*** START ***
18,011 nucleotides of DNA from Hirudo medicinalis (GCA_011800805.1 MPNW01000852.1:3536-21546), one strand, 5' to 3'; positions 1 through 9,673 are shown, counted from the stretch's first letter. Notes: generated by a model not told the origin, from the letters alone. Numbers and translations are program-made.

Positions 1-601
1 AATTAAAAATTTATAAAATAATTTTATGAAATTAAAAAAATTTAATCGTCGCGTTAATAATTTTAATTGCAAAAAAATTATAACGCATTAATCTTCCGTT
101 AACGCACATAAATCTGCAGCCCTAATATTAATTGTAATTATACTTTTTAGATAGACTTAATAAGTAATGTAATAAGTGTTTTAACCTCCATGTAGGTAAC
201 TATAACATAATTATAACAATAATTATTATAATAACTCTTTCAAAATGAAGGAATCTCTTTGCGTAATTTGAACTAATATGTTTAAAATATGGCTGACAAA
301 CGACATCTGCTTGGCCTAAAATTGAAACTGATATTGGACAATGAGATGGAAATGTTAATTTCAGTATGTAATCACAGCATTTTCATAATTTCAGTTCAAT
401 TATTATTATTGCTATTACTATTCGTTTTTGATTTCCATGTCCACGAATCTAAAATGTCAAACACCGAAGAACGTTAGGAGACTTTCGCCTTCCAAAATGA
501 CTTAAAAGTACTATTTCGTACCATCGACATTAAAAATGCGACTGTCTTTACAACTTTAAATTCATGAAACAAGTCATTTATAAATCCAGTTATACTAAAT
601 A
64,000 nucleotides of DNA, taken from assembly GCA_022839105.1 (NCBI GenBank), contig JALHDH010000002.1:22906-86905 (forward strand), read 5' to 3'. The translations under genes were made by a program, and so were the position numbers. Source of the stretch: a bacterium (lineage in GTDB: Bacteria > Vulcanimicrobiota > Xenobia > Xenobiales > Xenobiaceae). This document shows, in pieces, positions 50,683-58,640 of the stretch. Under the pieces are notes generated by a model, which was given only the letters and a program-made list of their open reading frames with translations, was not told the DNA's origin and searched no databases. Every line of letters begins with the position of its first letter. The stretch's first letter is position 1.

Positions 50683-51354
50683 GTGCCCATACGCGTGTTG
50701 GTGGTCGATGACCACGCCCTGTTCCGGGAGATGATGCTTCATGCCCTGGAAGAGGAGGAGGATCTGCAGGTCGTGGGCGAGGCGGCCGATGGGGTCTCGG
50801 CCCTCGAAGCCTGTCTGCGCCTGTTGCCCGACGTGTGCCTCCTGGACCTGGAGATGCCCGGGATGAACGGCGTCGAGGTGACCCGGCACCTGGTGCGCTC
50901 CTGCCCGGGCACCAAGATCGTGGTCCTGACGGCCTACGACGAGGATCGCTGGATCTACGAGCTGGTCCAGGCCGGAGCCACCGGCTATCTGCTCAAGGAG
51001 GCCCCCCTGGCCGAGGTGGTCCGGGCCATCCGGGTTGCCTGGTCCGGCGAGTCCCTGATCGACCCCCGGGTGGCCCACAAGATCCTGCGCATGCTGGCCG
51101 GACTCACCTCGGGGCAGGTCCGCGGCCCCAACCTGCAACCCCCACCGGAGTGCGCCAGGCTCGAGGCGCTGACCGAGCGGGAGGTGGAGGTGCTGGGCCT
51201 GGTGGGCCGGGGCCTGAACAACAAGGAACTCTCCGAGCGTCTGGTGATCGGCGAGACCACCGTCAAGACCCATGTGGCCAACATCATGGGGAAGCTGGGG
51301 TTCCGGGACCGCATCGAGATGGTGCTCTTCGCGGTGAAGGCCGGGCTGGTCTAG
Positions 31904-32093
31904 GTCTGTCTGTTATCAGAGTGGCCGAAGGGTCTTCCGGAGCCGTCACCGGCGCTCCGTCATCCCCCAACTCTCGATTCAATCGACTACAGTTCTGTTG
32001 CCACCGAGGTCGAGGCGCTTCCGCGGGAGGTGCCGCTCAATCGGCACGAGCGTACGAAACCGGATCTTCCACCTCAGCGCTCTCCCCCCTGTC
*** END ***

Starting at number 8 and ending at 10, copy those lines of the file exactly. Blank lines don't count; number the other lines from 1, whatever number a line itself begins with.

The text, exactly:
501 CTTAAAAGTACTATTTCGTACCATCGACATTAAAAATGCGACTGTCTTTACAACTTTAAATTCATGAAACAAGTCATTTATAAATCCAGTTATACTAAAT
601 A
64,000 nucleotides of DNA, taken from assembly GCA_022839105.1 (NCBI GenBank), contig JALHDH010000002.1:22906-86905 (forward strand), read 5' to 3'. The translations under genes were made by a program, and so were the position numbers. Source of the stretch: a bacterium (lineage in GTDB: Bacteria > Vulcanimicrobiota > Xenobia > Xenobiales > Xenobiaceae). This document shows, in pieces, positions 50,683-58,640 of the stretch. Under the pieces are notes generated by a model, which was given only the letters and a program-made list of their open reading frames with translations, was not told the DNA's origin and searched no databases. Every line of letters begins with the position of its first letter. The stretch's first letter is position 1.